A five (5) day notice is intended for most evictions in Will County where the tenant or tenants are failing to pay rent in a timely manner or not paying the entire rent due. According to www.Illinoislegalaid.org, a five day notice is appropriate when a tenant(s) is not paying rent. In summary, a five-day notice is a notice which should be properly formatted and in the correct form, gives the tenant notice that they must pay a certain amount of money within five (5) days or the landlord is going to break the lease and evict the tenant. After the five (5) day period has expired, the landlord has the option of breaking or terminating the real estate lease. The proper eviction notice is vital before a successful eviction may occur. The first step in the eviction process should be determining the appropriate notice.
- 10 Day Notice
A ten (10) day notice is required when the tenant or tenants are on a week to week rental period. When the lease is on a week to week basis, the written notice must be a ten (10) day notice or otherwise, the eviction case will be thrown out because it is improper. The first step for any successful eviction is servicing the appropriate notice to the tenant or tenants. Sean Robertson and Gateville Law Firm suggests employing a private process server to serve the notice of the eviction because we often see the improper service of the appropriate eviction notice as a key argument in defense of the eviction proceeding in Joliet and Will County, Illinois.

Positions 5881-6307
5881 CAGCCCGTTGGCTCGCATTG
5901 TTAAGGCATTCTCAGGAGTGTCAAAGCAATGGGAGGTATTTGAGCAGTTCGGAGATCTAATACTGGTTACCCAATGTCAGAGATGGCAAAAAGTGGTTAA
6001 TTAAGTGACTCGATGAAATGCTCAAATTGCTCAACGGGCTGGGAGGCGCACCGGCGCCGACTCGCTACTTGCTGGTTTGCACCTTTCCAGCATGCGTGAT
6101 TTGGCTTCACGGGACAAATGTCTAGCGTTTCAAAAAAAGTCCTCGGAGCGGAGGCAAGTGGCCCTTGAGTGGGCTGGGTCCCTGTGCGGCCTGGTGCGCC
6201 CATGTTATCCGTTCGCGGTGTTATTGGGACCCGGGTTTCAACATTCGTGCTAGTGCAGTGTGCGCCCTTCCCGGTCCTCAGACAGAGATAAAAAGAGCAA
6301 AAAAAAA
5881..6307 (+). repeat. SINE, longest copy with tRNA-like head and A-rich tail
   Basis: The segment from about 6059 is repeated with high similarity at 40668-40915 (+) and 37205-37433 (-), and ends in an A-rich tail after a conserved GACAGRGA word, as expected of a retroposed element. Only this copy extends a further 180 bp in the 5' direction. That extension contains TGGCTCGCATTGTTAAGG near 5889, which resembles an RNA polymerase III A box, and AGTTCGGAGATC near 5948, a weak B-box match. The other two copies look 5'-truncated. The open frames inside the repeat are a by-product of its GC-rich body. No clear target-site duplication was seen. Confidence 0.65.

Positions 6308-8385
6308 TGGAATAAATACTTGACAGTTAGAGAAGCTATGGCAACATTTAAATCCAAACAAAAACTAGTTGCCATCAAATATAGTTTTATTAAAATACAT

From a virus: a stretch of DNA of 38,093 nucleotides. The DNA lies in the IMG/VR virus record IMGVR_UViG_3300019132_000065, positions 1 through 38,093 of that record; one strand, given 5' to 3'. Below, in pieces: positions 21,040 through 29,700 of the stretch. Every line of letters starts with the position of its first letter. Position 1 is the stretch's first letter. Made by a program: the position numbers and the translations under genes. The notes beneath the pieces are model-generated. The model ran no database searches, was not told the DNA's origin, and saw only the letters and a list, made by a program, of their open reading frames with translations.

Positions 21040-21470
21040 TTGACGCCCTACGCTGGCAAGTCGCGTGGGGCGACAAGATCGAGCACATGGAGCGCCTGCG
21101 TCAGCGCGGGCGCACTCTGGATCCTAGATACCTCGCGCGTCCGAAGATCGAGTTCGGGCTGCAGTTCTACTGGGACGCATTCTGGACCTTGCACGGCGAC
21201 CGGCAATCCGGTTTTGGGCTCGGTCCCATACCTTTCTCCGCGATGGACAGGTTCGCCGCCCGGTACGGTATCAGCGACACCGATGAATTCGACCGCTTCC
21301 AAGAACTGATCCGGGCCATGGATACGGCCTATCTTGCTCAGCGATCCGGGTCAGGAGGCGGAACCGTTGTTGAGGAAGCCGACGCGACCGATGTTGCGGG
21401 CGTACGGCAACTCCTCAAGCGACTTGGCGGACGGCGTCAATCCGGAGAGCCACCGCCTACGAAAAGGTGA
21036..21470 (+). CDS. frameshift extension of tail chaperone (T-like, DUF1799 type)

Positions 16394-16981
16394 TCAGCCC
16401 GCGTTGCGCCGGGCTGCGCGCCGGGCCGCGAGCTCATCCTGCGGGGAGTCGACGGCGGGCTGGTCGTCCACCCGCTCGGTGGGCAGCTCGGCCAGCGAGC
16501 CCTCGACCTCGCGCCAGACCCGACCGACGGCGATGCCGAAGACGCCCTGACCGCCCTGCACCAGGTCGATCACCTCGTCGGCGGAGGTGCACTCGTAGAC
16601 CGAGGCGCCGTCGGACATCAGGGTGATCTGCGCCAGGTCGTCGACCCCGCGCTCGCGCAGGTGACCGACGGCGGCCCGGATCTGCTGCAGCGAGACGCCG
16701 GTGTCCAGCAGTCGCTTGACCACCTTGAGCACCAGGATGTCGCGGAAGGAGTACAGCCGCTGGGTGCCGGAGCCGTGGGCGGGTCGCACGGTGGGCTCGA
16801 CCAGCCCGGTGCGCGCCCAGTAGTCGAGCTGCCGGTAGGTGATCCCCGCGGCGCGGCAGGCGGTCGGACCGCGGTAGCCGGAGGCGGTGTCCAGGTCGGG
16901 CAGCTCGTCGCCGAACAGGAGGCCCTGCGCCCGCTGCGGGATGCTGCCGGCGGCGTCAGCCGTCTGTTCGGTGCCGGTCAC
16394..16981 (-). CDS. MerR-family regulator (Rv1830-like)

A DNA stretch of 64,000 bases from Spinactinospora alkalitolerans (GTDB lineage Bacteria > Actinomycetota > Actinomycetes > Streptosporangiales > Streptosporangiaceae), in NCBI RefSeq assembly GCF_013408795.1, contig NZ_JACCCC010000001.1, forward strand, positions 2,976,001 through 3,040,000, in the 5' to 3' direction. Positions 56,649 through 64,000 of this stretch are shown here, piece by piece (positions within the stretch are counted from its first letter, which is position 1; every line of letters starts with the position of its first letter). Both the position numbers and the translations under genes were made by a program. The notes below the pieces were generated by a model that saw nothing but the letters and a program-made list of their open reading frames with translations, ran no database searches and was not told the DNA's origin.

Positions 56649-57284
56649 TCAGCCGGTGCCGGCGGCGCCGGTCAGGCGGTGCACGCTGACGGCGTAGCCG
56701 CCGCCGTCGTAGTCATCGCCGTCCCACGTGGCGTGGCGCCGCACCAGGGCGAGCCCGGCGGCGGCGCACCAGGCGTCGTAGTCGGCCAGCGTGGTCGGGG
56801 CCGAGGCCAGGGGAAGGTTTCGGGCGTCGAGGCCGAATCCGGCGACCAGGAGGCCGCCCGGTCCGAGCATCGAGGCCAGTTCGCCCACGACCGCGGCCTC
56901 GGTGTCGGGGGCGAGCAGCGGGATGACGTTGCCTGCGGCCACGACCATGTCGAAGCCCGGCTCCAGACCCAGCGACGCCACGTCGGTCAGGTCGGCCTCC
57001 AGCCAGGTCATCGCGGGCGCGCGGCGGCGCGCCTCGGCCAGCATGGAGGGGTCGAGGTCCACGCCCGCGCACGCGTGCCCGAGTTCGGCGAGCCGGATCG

- 30 Day Notice